One of the most rewarding things I have done in my life was serving on the board of the National World War Two Museum in New Orleans. My thoughts are with them today as a hurricane pounds the city. I think they will be okay.
You never know how certain things will affect you when you are involved with the museum. I had the privilege of meeting the Doolittle Raiders, Jerry Yellin, Medal of Honor recipients like my old friend Walt Ehlers, and all kinds of famous people from the era. I also met average people from the era who just served, like Irwin Stovroff.
Yellin told me the story of flying the last sortie of the war in Japan. He lost his wingman in the mission. It was an unnecessary mission where the commanding officers could have thought better of executing on an order, but didn’t.
The Museum is an amazing place and you must visit in person. It’s that great. Times and people have changed a lot since WW2. I can’t imagine what it would have been like back then if politicians were tied at the hip to what was said on Twitter like they are today.
One time, the museum had an exhibit dedicated to Bob Hope. I knew a bit about Hope and his entertainment career. But, I didn’t know what was in this letter. Here is a photo of the letter a father wrote to Hope about his son. Read it. We should never forget letters like this or the people that are described in them.
Very few of the GIs on that island survived their secret mission. Hope later visited some wounded and when he found out where they were from was rendered speechless. Hope was rarely speechless, especially when he was “on” in front of GIs. That visit affected Hope deeply.
The father was grateful. His son got to experience a little bit of home prior to his death. The flight to this island was very difficult and harrowing. Hope could only take a skeleton entourage. The military brass asked him to do this special performance, and he did.
War is always sad. Death happens. But, some deaths are unnecessary. I am reminded of that when I look at this photo.
I empathize with the Mom who blames Biden for killing her son. Contrast her feeling to the father who lost a GI in WW2. Very different because the situations were so different.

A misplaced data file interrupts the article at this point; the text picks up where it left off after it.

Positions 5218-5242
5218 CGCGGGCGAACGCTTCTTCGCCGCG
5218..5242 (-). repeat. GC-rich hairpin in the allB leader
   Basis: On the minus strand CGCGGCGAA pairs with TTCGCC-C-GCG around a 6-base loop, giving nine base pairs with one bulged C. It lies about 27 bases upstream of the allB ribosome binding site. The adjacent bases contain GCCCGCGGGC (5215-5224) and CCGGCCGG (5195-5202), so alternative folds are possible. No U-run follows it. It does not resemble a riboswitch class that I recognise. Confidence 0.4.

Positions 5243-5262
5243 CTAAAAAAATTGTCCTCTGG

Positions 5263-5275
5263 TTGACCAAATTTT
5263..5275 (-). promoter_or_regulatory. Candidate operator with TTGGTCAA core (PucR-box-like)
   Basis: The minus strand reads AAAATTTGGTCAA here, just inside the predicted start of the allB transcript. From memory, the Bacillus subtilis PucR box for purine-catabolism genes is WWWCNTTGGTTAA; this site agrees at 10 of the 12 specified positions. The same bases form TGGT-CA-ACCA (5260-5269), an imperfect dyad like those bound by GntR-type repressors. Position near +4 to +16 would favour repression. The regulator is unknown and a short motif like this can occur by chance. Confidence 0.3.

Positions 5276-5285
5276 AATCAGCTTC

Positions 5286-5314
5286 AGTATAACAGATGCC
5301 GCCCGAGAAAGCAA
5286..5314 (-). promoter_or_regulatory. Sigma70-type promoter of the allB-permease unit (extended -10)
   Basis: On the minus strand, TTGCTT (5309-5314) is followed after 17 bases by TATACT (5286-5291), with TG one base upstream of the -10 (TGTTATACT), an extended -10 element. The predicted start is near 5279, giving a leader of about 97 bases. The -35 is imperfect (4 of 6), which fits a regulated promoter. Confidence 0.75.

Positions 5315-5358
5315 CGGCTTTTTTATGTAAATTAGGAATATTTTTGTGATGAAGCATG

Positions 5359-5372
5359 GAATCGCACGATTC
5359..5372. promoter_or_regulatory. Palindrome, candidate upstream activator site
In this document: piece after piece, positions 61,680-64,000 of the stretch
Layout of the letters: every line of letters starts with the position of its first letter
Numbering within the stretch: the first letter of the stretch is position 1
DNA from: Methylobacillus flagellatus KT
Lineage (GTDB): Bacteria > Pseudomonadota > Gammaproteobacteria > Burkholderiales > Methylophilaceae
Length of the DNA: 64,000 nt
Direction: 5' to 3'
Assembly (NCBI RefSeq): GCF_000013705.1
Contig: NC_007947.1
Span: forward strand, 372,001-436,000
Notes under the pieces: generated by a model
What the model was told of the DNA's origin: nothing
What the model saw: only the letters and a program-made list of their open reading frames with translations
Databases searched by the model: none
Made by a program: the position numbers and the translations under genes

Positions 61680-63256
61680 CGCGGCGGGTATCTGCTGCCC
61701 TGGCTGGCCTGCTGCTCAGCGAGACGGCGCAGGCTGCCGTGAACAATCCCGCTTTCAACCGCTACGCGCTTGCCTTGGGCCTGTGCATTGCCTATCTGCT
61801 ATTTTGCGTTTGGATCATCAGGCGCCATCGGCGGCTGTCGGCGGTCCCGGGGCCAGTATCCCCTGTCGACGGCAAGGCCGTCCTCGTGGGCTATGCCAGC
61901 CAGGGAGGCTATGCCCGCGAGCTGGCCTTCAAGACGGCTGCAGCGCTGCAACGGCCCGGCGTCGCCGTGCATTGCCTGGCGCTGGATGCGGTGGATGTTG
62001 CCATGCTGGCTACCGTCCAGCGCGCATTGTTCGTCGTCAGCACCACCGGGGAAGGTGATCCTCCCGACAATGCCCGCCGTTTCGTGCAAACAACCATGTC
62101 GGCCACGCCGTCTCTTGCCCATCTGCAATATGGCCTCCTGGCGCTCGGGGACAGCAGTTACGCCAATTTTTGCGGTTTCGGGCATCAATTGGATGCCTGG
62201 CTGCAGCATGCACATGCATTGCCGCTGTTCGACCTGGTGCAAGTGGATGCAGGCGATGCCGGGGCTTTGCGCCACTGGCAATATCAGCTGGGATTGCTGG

In his speech to the nation on the withdrawal after the 13 were killed, President Biden trotted out the memory of his son Beau. Let us get some things straight. First, Beau was a lawyer, not a combatant. Second, Beau died of cancer, not the inept mismanagement of superior officers with the buck stopping at the President. I have empathy for the President losing a son. I have no empathy for an incompetent President that cannot make a good decision or surround himself with people who can execute and make good decisions that save human lives.
Often people wrap themselves in the flag and they do it for political theatre. Biden tried to do that in his speech and he should be called out on the carpet for it. (Original post said Sen Duckworth wasn’t wounded in battle but on a training mission. I was incorrect and regret the error.)
We toss that word “hero” around casually today. Too casually. Spend some time with Medal of Honor recipients as I have and you might agree with me. I knew what a hero was before I met them, but they really put a fine point on it for me. I am grateful for them and what they represent.
I don’t think there are too many people that think America and its allies should have stayed 20 years in Afghanistan. But, I also don’t think there are too many people who think the withdrawal has been executed with precision and to preserve human life. It was reckless and spur of the moment.
The fecklessness is sad since it involves humans who are citizens and allies of our country. Already, the victors in Afghanistan are assassinating troops and people that helped the allies.
We talk a great game in America about remembering the service people who died for our country. But, we ought to also remember the stupid decisions made by the people who lead them. Those leaders ought to pay a high price for stupid decision-making, sooner rather than later.
Ask yourself; if you were the parent or spouse of a person serving in the military today do you have the confidence that your person is being led by the right people that will make decisions in the best interest of your beloved?
I have always found that getting rid of people today rather than waiting until tomorrow is a good decision. That is true even if the next in line doesn’t seem up to the task, or if you just have a blank space for a bit. If they don’t measure up, you can get rid of them quickly too.